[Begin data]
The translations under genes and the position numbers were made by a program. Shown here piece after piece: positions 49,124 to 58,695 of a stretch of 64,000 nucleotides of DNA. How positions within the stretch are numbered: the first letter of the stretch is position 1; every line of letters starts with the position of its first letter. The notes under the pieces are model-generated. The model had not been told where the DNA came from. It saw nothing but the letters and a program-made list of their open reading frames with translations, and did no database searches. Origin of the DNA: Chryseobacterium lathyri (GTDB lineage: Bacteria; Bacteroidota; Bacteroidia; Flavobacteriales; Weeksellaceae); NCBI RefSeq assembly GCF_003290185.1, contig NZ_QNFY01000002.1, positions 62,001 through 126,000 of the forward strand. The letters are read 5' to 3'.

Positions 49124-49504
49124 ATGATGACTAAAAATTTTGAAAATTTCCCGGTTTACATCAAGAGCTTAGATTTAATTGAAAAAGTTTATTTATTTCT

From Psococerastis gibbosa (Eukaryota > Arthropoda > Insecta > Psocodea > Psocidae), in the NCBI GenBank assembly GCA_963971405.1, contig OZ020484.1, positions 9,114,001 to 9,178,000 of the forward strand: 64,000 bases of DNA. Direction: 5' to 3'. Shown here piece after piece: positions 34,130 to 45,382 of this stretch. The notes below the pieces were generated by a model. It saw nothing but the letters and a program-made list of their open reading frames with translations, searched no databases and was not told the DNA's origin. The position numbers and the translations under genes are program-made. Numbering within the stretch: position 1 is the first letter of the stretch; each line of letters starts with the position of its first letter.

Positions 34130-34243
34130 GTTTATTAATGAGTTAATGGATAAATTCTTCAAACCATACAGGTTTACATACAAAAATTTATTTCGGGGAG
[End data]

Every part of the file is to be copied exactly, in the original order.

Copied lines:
The translations under genes and the position numbers were made by a program. Shown here piece after piece: positions 49,124 to 58,695 of a stretch of 64,000 nucleotides of DNA. How positions within the stretch are numbered: the first letter of the stretch is position 1; every line of letters starts with the position of its first letter. The notes under the pieces are model-generated. The model had not been told where the DNA came from. It saw nothing but the letters and a program-made list of their open reading frames with translations, and did no database searches. Origin of the DNA: Chryseobacterium lathyri (GTDB lineage: Bacteria; Bacteroidota; Bacteroidia; Flavobacteriales; Weeksellaceae); NCBI RefSeq assembly GCF_003290185.1, contig NZ_QNFY01000002.1, positions 62,001 through 126,000 of the forward strand. The letters are read 5' to 3'.

Positions 49124-49504
49124 ATGATGACTAAAAATTTTGAAAATTTCCCGGTTTACATCAAGAGCTTAGATTTAATTGAAAAAGTTTATTTATTTCT

From Psococerastis gibbosa (Eukaryota > Arthropoda > Insecta > Psocodea > Psocidae), in the NCBI GenBank assembly GCA_963971405.1, contig OZ020484.1, positions 9,114,001 to 9,178,000 of the forward strand: 64,000 bases of DNA. Direction: 5' to 3'. Shown here piece after piece: positions 34,130 to 45,382 of this stretch. The notes below the pieces were generated by a model. It saw nothing but the letters and a program-made list of their open reading frames with translations, searched no databases and was not told the DNA's origin. The position numbers and the translations under genes are program-made. Numbering within the stretch: position 1 is the first letter of the stretch; each line of letters starts with the position of its first letter.

Positions 34130-34243
34130 GTTTATTAATGAGTTAATGGATAAATTCTTCAAACCATACAGGTTTACATACAAAAATTTATTTCGGGGAG